Album Review: The Badje – Albatross And Other Delicacies.

Brighton based Alternative outfit The Badje don’t do conformity. Sounding like a rock n roll band raised in the late 50’s who don’t remember the 60’s the music is psychedelic, summery and most of all fun. Latest release Albatross And Other delicacies is a hand picked collection of tracks from their brief back catalogue. Far from being a retrospective glance over a bands progression to this point it is a cohesive showcasing of the immeasurable talent of the group, from stripped back acoustic tracks to masterfully layered harmonies situated in grandiose psychedelia.

Album opener Child of nicotine is one of the more straightforward tracks on the record and at 2:47 long it is a concise introduction to the many strengths of the group. The somewhat lo-fi production is never to the detriment of the musicianship and the slightly off kilter chorus melody is catchy enough without being formulaic or expected. The record progresses in atypical fashion, Playground boasts sitting somewhere between early Bowie and late Zepplin and Travel Suite is smart in its self awareness of its own weirdness. Musically a real feeling of fun proves a constant, easy going but more than able to stand up to closer inspection in terms of musicality. Tonally coherent and with consistently interesting composition, no sections ever drift to dreaded psychedelic obscurity, nor do the comparatively slower tracks feel less integral to the record. The rhythm section of the band deserve particular attention, providing a rock solid foundation for the more avante-garde instrumentation and haunting vocals all the while lending a solid groove and a sense of purpose to the proceedings.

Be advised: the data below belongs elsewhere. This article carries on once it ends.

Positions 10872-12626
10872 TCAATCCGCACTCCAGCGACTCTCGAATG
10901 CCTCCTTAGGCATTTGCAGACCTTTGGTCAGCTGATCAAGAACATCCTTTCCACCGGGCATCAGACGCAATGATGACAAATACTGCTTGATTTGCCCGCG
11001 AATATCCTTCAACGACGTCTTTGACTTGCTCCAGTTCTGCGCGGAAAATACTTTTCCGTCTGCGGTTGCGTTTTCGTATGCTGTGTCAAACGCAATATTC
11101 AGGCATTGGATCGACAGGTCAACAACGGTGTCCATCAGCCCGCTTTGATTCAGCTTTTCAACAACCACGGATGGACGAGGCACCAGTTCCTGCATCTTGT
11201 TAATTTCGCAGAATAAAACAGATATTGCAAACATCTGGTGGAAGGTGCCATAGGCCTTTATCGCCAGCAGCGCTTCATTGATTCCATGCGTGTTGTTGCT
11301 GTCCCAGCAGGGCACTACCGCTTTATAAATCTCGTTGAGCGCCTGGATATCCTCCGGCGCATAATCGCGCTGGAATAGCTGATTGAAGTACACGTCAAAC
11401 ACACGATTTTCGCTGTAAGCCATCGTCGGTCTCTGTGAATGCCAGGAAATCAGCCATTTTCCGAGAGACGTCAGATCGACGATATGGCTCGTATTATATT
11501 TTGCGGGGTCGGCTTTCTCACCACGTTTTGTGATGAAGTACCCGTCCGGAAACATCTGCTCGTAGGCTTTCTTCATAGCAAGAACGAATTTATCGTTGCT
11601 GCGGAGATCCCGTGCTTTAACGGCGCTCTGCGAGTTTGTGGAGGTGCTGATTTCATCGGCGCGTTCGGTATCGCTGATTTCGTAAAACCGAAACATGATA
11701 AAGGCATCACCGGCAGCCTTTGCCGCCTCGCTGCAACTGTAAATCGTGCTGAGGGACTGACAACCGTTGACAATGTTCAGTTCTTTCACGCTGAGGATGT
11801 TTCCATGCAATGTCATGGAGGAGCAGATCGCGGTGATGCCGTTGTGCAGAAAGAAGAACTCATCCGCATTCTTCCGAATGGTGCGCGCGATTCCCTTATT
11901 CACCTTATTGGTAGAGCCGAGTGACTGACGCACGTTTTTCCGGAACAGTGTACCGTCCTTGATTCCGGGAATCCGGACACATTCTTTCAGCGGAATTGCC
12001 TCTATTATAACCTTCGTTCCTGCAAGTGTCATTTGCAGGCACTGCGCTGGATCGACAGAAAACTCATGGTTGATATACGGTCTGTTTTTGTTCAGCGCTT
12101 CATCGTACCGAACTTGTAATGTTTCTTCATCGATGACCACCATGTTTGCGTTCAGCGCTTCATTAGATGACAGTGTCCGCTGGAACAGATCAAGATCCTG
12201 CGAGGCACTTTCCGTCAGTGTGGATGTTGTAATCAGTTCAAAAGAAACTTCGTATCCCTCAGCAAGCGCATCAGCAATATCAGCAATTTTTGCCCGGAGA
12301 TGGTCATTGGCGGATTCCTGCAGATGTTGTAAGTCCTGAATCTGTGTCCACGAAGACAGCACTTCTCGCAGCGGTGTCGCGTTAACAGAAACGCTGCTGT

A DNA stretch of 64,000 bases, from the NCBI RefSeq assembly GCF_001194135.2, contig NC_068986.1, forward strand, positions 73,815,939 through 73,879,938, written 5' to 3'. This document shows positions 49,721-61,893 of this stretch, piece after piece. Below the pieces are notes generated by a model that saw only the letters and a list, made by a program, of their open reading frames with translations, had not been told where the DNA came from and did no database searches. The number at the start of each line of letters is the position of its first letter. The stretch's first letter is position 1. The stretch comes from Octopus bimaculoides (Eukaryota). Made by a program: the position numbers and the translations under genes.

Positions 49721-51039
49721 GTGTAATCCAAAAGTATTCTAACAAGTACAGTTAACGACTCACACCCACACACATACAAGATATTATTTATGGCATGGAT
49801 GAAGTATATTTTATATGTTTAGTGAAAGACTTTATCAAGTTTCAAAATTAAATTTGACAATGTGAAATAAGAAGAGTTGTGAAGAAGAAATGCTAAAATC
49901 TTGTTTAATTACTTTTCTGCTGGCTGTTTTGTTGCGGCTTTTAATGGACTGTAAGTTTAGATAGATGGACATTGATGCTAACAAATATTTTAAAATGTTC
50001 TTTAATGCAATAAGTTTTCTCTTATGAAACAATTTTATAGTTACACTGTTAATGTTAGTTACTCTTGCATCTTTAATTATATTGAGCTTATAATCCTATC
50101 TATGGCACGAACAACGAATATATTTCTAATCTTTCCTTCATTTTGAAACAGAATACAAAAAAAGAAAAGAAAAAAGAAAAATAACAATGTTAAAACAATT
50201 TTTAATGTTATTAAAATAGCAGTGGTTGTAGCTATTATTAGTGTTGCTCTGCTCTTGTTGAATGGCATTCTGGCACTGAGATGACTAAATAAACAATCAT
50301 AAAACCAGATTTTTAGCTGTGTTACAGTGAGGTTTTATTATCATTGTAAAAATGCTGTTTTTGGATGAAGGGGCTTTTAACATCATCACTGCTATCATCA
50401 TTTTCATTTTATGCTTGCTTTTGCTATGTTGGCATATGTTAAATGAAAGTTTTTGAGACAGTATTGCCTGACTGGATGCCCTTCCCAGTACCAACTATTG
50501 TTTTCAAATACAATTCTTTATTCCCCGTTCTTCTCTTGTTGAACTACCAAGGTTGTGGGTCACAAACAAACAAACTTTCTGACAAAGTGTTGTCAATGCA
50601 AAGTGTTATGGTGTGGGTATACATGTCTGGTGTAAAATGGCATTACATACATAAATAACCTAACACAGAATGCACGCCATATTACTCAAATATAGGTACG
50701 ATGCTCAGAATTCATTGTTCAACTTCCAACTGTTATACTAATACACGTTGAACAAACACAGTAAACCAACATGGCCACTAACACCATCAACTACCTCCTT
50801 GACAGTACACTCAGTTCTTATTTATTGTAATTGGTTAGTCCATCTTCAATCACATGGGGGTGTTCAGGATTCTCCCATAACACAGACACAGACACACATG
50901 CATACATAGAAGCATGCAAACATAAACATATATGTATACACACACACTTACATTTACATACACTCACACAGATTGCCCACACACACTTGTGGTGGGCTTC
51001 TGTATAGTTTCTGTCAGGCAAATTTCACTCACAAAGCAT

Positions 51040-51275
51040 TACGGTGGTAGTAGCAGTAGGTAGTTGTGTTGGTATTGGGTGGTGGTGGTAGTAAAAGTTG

The strong point of the record is in it’s variety. Each track carries a strong vibe of it’s own whilst the aforementioned rhythm section and consistent production stop them from feeling out of place. The best example of this being the largely acoustic track Letter of tricks. We all know the score, place the acoustic song as the penultimate on the album to give a real feeling of cadence before one last finale track, but such is not the case. The varied musicianship throughout the record means that an acoustic track doesn’t simply sound like a necessity it feels like a natural exploration of musical avenues and timbres. The stripped back nature of the track is also a great chance for the vocal melodies to shine whilst never losing the haunting production qualities applied to them. An impressive showing from a thoroughly impressive band.


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